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Brew Crew Ball Mailbag #14: Exploring a Taylor Rogers reunion

Answering this week’s questions for the weekly mailbag

Milwaukee Brewers v St. Louis Cardinals Photo by Dilip Vishwanat/Getty Images

Happy Friday, everyone, and welcome to this week’s edition of the Brew Crew Ball Mailbag!

This is a make-or-break week for the Brewers, as they begin today 1.5 (technically 2.5) games out of the final Wild Card spot with a tough trio of opponents coming up on the schedule.

Let’s jump right into this week’s questions.

wiguy94 asks:

What is a reasonable deal for Taylor Rogers this offseason? I think something in the range of 2/12 to 2/15 could get it done.

Rogers has shown enough that the Brewers should have some interest in bringing him back. Since coming to Milwaukee, he has decreased his sinker usage by nearly eight percentage points while ramping up his slider usage to north of 60%. His strikeout rate as a Brewer is a tremendous 39.4%, and his called strike plus whiff rate is up to 38.5%.

The culprit for Rogers’ poor 4.67 ERA since the trade is that he’s coughed up four home runs in 17 13 innings. That appears to be a pretty fluky development, though. He’s suppressed long balls at an above-average rate in every season of his career.

Something in the two-year, $12 million range ought to get it done, but I’m sure the Brewers would prefer a one-year deal. If Rogers is adamant on getting a multi-year guarantee, he may head elsewhere.

Mtcunning3 asks:

Will the Brewers make the playoffs?


KDean75 asks:

Assuming the Brewers start losing more so the playoffs aren’t an option, does it make sense to call up Ruiz to play 2B to see how he looks there? With Mitchell and Frelick, CF might be covered next year, but it feels safe to say that Wong won’t be re-signed so 2B is a bit up in the air for next year.

I don’t know that the Brewers consider Ruiz an option at second base. He started five games there in winter ball last offseason, but that represented his first action at the keystone since 2019. Ruiz is probably capable of playing the position in a pinch, but it seems unlikely that he’ll get much of a look there. He’s primarily an outfielder at this point.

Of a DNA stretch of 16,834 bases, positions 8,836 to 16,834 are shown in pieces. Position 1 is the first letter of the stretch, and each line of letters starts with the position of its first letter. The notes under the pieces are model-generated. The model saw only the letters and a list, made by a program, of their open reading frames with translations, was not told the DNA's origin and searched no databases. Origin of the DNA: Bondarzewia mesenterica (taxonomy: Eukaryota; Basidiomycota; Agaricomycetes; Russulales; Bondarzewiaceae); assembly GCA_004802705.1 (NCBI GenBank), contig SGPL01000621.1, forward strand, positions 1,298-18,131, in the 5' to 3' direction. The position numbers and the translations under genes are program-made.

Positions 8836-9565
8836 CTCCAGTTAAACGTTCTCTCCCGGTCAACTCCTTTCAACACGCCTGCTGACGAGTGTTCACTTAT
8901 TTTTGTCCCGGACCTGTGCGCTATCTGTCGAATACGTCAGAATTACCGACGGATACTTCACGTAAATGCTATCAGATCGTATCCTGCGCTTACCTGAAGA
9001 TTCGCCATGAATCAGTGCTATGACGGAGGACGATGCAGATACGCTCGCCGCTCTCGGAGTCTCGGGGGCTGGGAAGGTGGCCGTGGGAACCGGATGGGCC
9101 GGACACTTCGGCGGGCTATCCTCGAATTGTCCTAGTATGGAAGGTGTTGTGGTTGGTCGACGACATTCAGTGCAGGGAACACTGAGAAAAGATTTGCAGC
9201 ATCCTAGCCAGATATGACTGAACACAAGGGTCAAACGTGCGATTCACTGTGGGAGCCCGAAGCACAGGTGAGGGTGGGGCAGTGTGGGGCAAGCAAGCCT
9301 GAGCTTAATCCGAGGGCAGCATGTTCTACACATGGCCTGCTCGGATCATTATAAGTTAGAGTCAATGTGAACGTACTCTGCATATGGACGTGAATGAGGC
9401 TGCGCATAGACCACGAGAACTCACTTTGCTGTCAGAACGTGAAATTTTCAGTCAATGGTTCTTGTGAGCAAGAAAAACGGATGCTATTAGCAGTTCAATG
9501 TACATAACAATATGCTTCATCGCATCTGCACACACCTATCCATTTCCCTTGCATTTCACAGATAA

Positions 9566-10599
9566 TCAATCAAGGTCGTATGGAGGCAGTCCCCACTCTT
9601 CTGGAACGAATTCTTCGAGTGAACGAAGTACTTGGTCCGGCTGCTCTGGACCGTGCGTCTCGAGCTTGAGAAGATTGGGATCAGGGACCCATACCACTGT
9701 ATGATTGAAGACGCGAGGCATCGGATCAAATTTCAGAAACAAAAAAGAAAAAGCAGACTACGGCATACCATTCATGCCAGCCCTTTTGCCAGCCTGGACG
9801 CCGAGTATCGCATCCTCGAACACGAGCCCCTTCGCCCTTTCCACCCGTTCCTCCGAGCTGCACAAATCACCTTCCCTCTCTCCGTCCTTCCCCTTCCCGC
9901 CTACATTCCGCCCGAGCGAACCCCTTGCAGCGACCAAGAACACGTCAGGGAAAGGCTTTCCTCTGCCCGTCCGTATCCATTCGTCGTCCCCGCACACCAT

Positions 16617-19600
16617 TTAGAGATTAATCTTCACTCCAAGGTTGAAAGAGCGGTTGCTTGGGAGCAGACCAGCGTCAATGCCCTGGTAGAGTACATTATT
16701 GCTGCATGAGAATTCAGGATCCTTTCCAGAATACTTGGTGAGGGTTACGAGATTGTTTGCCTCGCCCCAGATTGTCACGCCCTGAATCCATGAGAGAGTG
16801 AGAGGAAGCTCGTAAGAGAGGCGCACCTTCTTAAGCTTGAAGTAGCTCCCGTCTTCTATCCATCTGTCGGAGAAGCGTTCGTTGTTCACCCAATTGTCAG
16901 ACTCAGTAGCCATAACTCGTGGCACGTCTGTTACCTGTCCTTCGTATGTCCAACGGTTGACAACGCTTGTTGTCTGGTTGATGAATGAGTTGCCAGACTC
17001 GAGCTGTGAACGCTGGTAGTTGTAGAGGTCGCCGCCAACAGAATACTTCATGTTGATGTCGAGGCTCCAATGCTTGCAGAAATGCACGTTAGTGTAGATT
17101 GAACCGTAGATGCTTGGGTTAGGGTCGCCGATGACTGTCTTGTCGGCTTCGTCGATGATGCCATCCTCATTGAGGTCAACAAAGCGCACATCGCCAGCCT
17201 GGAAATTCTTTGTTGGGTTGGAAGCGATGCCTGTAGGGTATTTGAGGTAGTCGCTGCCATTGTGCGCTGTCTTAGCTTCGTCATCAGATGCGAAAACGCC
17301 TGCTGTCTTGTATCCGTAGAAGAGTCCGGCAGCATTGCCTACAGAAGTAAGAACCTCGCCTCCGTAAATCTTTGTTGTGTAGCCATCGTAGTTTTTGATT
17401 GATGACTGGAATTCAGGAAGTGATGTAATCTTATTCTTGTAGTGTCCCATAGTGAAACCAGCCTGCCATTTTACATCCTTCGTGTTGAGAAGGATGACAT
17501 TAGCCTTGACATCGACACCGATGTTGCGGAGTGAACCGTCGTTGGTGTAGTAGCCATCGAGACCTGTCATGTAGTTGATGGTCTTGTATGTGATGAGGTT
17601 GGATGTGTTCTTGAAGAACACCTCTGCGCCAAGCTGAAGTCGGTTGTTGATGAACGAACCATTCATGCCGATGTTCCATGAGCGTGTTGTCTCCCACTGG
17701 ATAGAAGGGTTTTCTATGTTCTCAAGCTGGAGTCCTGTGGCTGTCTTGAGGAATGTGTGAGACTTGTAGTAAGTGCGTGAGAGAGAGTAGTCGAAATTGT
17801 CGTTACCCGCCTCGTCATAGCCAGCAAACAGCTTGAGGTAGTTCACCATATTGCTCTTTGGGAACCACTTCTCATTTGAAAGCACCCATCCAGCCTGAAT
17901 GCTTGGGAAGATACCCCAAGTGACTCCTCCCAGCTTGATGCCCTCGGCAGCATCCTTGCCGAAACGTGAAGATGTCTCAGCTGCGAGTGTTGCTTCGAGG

kozlow22 asks:

Since Huira has come back up he has changed his profile. Is there anything to suggest his approach is sustainable? He has reduced his k rate 38%, raised his hard hit rate, raised his ISO and has a more sustainable BABIP. That being said his BB rate has plummeted to 4.6% which has killed his OBP but his wOBA is still good at .331. PS I looked at his 2nd half numbers which I think is all after he came up vs finding the date because I am lazy.

It’s a sample of 87 plate appearances, so I wouldn’t go so far as to say he changed his profile. Hiura has adopted a more closed stance since returning from Triple-A, but while it may be helping him make slightly more contact against fastballs, his strikeout rate remains concerningly high.

Hiura’s success was never sustainable, so it’s possible he’s starting to regress with increased exposure. There’s a reason why the Brewers were so hesitant to give him playing time for most of the year. The book is not yet closed on his strange season, though.

Coconut-Shy asks:

How do you explain what’s become of Christian Yelich? He’s not the same player that the Brewers thought they were getting when they signed him to that HUGE contract. Is the 2022 version of Yelich pretty much what we should expect for the remainder of that contract?

At this point, the most likely explanation appears to be that shattering his kneecap in September 2019 messed with Yelich’s timing, and he’s failed to perfectly recapture it since. That would explain why he has fouled off or swung through seemingly hittable pitches that he once demolished.

Many like to point toward hitting too many ground balls as a driving force behind Yelich’s decline, yet he was always a heavy ground-ball hitter, even at his peak. Rather, when he does elevate the ball, he’s not making the same solid contact that he has in the past. Yelich’s average exit velocity on non-grounders is at its lowest since 2017, and his FanGraphs hard contact rate on such batted balls is a career-worst.

At the height of his powers, Yelich’s timing was locked in. It’s been off for at least a couple of years now, and the result has been less ideal contact.

The silver lining is that since Craig Counsell reassigned him to the leadoff role on June 8, Yelich has posted a strong .284/.388/.408 line, which is good for a 126 wRC+. That’s still not what the Brewers are paying him for, but it’s productive nonetheless. I think those numbers are a realistic expectation for him moving forward.

Thanks for your questions this week! We’ll do this again in seven days.